Off Payroll Workers Reform (Commonly known as IR35) delayed for one year

Hillier Hopkins LLP

Chartered Accountants & Tax Advisers

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They say a week in Politics is a long time.  For Contractors the last week must have felt like an eternity.

On 17 March 2020 government announced that it will be delaying the roll out of the “off payroll worker rules (commonly known as IR35)” until April 2021, right now all we can say is better late than never.

What does this practically mean?

IR35 is still an issue that all contractors need to address and manage. The IR35 rules have been in place since 1999.

Brief Outline of IR35

IR35 essentially means that if you behave like an employee, you get taxed like an employee, irrespective of the vehicle through which you operate. There is lots of case law going all the way back to the 1960s which sets out the framework for how to determine employment status.  Based on this caselaw the three primary tests to determine status are:

  • The right of control of how work is completed;
  • Whether there is a right to provide a substitute, which is not unreasonably fettered;
  • Whether or not the worker and employer have a mutual obligation to respectively deliver and pay for the services on an ongoing basis.

Please feel free to contact us if you would like to understand how these might practically apply to you in your particular circumstances.

Pass any one of the above tests and the contract should be considered self-employed and as such outside the scope of IR35.  Although HMRC’s CEST tool still fails to interpret these correctly, particularly in relation to mutuality of obligations!

The reforms, which has now been delayed until April 2021, were not changing any of this. What will be changing from April 2021 will still be:

“When working for a Medium/Large sized company in the Private sector – responsibility for determining the IR35 status for “contractors” transfers from the contractor to the end client. (This has been in place in the Public sector since April 2017).”

It also means that if an end client treats a contractor as not caught by IR35 who is subsequently found to be caught, it is the end client that is on the hook for the associated additional taxes.  Inevitably therefore, we were seeing that most big corporates were being incredibly conservative.  This was particularly evident in the financial services sector, where HSBC started the trend of simply refusing to deal with limited companies.  It remains to be seen whether they will relax this policy in the light of the delay.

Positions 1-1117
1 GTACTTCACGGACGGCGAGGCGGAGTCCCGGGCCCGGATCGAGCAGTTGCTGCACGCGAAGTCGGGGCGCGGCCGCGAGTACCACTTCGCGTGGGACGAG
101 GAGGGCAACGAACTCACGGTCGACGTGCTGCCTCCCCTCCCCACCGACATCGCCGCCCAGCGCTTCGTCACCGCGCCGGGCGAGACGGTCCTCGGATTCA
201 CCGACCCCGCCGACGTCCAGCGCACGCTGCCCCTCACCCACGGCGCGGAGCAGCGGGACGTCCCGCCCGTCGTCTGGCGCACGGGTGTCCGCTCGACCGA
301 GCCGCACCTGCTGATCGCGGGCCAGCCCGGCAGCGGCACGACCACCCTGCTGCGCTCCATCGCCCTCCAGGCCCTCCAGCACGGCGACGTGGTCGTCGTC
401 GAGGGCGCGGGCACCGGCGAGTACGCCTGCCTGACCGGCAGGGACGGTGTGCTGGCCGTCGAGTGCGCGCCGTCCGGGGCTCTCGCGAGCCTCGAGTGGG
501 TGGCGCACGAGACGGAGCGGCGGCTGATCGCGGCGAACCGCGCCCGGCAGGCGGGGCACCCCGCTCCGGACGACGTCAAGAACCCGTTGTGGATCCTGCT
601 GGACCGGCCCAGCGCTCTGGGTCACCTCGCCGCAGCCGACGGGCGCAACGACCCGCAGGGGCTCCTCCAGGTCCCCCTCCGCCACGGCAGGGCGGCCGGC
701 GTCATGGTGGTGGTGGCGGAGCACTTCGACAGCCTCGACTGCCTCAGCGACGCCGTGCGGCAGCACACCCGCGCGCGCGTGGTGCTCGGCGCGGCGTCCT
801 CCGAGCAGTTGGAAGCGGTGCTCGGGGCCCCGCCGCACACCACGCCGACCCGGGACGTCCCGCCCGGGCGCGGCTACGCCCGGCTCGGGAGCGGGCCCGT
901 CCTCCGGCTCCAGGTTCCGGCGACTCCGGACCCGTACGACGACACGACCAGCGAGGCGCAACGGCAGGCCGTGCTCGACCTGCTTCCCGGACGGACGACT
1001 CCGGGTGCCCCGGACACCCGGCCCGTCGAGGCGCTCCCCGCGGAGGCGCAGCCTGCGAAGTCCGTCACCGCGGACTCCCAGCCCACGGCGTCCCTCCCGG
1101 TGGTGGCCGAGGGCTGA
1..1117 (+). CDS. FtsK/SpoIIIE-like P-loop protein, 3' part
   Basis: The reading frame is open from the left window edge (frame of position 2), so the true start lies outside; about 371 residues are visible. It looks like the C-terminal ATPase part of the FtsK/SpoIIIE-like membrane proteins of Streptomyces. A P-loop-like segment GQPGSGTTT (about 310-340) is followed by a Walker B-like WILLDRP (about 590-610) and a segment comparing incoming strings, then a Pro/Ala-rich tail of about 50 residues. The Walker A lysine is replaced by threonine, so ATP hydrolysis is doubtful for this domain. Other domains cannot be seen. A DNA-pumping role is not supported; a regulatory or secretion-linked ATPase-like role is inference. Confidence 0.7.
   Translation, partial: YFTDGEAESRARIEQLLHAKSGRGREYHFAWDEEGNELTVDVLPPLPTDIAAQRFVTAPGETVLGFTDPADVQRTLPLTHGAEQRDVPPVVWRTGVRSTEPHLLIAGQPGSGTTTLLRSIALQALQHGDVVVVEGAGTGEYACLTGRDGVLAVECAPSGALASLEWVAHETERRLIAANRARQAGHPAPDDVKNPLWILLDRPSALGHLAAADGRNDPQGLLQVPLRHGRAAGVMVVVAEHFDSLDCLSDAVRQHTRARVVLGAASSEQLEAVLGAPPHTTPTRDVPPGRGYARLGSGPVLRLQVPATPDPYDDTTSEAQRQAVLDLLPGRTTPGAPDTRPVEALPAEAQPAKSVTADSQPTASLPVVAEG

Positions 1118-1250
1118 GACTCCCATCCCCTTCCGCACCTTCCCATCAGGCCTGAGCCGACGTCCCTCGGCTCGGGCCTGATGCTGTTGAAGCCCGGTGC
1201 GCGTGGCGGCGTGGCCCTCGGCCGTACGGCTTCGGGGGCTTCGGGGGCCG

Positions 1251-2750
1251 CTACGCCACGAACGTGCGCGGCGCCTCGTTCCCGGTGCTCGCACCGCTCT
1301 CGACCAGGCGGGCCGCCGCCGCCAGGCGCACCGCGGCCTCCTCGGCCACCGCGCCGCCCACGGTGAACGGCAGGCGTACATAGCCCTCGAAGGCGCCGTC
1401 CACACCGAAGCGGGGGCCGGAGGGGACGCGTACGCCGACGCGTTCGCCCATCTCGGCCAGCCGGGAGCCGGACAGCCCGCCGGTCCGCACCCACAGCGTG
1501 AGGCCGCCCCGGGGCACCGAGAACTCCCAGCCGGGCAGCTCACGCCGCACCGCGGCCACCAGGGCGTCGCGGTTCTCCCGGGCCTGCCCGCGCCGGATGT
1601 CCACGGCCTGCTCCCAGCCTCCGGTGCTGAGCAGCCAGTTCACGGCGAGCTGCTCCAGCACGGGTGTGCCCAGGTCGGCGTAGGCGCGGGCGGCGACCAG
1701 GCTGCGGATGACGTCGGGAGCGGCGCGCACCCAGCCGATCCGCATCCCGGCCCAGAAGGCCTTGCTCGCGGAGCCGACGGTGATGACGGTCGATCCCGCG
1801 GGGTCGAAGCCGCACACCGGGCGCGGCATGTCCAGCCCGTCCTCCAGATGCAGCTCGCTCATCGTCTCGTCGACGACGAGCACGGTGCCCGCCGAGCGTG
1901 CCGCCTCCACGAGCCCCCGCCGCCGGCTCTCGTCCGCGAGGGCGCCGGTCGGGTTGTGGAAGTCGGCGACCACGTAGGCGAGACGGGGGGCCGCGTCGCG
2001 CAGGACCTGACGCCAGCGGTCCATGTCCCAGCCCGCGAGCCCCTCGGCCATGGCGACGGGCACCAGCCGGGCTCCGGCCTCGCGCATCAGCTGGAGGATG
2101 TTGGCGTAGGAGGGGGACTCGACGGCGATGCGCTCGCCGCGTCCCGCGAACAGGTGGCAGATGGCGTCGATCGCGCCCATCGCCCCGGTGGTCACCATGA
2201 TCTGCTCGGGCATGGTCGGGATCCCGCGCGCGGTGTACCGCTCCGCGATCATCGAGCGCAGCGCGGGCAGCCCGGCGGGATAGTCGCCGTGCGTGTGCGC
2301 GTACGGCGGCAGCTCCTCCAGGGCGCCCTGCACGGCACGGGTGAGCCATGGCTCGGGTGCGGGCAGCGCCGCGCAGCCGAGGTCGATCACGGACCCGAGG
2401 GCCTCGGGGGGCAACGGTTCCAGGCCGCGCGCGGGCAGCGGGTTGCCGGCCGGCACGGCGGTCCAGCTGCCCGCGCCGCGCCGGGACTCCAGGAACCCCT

So what should be your next steps?

Communicate with your end client and agency.  Make sure they are aware of this recent announcement and check whether they will allow the “status quo” to continue.  Fingers crossed it will be business as usual!

Keep this line of communication open with them.  You have 1 year to convince them that you are “self-employed” so that post-April 2021 they will consider you outside of the scope of IR35.


  1. Build your case. The HMRC CEST tool is available to you.It has some interesting quirks.Try out different potential answers…
  2. Results from the test are not stored anywhere by HMRC. You can take the test as many times as you like.
  3. Whilst this cannot be used to give you a 100% certainty of being outside IR35, it can be used as a significant key indicator. HMRC have stated if the tool provides you with a verdict of being outside IR35, as long as the working practises and written contract accurately support the answers you have provided in the CEST tool they will accept the verdict.
  4. You will need to do a review for every contract you work through
  5. We would also suggest getting your contracts reviewed by an employment status specialist such as Chartergates. Whilst the tool is useful, it is not complete as it has no specific questions with regard to Mutuality of Obligation, as such even when it provides an undetermined verdict it is still highly possible that you would be considered outside IR35. A formal review from a specialist would carry more weight. This may cost you a couple of hundred pounds but could ultimately prove money well spent
  6. Such reviews often suggest ways of strengthen the written contract, engage with your agencies and end clients in discussions as to how to improve the contracts. Whilst IR35 is a status test and HMRC will quote “substance over form”, it is important to remember the first piece of any evidence for an enquiry to be reviewed will be the signed contract, so form a good first impression.

Should you have any queries on any aspect of the above, please get in touch with one of our friendly experts.

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